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Portal:Environment

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Welcome to the Environment Portal
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Introduction

A biophysical environment is a biotic and abiotic surrounding of an organism or population, and consequently includes the factors that have an influence in their survival, development, and evolution. A biophysical environment can vary in scale from microscopic to global in extent. It can also be subdivided according to its attributes. Examples include the marine environment, the atmospheric environment and the terrestrial environment. The number of biophysical environments is countless, given that each living organism has its own environment.

The term environment can refer to a singular global environment in relation to humanity, or a local biophysical environment, e.g. the UK's Environment Agency.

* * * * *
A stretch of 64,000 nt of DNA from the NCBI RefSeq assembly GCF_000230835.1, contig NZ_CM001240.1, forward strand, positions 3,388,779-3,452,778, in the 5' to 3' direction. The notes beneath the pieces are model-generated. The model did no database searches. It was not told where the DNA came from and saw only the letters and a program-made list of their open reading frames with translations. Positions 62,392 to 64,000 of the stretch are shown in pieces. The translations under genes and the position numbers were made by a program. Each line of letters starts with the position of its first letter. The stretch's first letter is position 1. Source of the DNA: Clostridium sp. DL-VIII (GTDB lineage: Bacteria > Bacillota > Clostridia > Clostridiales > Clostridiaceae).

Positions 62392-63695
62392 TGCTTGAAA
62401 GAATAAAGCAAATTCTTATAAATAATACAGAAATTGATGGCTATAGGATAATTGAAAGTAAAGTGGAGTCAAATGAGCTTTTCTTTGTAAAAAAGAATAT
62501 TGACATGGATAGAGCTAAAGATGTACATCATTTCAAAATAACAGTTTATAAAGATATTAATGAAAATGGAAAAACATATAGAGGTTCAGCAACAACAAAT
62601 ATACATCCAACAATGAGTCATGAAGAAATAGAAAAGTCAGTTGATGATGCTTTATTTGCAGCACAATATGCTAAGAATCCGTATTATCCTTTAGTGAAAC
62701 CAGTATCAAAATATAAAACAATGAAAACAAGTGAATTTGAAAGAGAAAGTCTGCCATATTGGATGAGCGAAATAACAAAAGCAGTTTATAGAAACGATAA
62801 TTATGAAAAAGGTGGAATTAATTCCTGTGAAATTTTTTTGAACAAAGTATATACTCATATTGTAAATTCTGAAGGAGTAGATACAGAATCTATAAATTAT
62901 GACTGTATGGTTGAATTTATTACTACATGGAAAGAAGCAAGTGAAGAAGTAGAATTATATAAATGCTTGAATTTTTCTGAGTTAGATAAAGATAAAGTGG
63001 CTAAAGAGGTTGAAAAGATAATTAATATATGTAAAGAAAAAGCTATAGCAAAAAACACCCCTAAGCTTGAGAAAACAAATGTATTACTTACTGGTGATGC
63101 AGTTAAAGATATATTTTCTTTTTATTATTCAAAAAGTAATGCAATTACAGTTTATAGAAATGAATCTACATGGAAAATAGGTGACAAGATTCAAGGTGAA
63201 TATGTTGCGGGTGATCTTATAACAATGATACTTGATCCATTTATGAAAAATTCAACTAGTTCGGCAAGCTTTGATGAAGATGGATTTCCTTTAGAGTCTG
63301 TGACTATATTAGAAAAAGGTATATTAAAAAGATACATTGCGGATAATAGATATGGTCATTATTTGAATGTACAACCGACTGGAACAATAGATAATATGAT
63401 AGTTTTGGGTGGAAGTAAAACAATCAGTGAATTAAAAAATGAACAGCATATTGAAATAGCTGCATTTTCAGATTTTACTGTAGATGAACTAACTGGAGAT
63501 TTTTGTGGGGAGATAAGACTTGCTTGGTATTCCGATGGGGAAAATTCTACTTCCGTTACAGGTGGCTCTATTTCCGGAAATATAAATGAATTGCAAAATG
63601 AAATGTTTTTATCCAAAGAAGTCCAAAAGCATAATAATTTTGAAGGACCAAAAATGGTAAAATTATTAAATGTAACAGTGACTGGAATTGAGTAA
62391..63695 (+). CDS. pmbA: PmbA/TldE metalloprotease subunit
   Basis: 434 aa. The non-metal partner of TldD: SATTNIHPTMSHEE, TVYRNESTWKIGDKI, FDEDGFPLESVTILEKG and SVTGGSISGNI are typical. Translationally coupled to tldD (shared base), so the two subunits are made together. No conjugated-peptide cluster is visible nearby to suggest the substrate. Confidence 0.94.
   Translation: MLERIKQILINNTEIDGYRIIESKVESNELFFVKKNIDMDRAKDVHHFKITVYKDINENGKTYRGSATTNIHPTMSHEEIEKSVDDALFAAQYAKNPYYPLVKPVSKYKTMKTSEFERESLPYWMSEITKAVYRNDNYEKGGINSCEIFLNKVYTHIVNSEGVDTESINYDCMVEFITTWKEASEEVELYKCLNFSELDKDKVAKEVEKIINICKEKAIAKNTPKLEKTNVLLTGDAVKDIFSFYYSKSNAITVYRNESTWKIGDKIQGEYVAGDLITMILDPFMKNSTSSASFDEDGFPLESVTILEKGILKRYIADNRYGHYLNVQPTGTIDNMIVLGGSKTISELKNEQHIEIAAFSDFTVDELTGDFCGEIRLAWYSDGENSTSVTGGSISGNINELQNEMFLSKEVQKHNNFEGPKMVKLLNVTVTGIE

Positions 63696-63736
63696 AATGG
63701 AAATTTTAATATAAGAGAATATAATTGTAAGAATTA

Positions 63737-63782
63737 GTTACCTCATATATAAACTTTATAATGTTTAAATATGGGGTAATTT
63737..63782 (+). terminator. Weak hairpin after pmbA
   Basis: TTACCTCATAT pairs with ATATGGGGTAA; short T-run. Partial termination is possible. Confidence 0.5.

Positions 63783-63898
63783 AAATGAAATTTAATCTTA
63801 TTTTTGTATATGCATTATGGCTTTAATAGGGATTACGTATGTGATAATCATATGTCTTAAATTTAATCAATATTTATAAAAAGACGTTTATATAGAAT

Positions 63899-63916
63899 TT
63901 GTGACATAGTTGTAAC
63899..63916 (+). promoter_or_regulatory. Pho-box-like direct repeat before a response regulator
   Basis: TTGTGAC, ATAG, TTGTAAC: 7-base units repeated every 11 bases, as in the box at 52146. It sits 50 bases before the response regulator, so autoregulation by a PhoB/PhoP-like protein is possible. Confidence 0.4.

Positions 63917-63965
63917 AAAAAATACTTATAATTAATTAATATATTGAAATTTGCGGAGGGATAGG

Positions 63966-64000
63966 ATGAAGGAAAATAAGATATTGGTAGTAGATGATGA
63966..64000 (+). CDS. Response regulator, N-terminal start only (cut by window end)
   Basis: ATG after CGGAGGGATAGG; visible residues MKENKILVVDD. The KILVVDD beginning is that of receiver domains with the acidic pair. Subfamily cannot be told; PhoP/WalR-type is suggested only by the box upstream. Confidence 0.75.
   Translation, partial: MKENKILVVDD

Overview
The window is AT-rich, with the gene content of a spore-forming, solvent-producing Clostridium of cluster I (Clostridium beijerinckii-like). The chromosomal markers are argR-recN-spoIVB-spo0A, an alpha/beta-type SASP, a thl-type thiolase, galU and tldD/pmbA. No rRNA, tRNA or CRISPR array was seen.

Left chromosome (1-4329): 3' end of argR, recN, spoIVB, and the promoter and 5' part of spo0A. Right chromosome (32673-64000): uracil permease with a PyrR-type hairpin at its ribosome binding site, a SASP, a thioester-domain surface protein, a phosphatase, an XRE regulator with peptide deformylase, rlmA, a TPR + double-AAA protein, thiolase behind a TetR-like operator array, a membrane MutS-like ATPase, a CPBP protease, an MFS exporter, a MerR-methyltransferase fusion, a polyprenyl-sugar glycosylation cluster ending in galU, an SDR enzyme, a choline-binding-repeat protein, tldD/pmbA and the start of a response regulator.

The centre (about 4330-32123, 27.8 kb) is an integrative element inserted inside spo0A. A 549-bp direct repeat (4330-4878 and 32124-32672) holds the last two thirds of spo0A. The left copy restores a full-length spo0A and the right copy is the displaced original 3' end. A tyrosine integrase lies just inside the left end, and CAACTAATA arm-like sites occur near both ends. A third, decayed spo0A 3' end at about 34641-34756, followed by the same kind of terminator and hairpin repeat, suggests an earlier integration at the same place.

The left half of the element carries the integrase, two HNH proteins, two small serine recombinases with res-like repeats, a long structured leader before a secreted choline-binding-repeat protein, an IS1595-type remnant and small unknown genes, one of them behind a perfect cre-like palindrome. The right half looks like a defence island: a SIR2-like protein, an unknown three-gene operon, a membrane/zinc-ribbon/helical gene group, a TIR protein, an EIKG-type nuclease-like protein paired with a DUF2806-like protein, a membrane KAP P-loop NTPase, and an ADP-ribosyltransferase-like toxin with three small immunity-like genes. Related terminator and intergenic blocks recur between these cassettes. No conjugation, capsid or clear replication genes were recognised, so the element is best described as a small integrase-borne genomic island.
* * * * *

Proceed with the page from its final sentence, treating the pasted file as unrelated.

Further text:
Selected article

Thermal (top) and vegetation (bottom) locations around New York City via infrared satellite imagery. A comparison of the images shows that where vegetation is dense, temperatures are cooler.
An urban heat island (UHI) is a metropolitan area which is significantly warmer than its surrounding rural areas. The temperature difference usually is larger at night than during the day, and is most apparent when winds are weak. Seasonally, UHI is seen during both summer and winter. The main cause of the urban heat island is modification of the land surface by urban development which uses materials which effectively retain heat. Waste heat generated by energy usage is a secondary contributor. As a population centre grows, it tends to expand its area, and increase in its average temperature.

Monthly rainfall is greater downwind of cities, partially due to the UHI. Increases in heat within urban centres increases the length of growing seasons, and decreases the occurrence of weak tornadoes. The UHI decreases air quality by increasing the production of pollutants such as ozone, and decreases water quality as warmer waters flow into area streams, which stresses their ecosystems. Despite concerns raised about its possible contribution to global warming, comparisons between urban and rural areas show that the urban heat island effects have little influence on global mean temperature trends.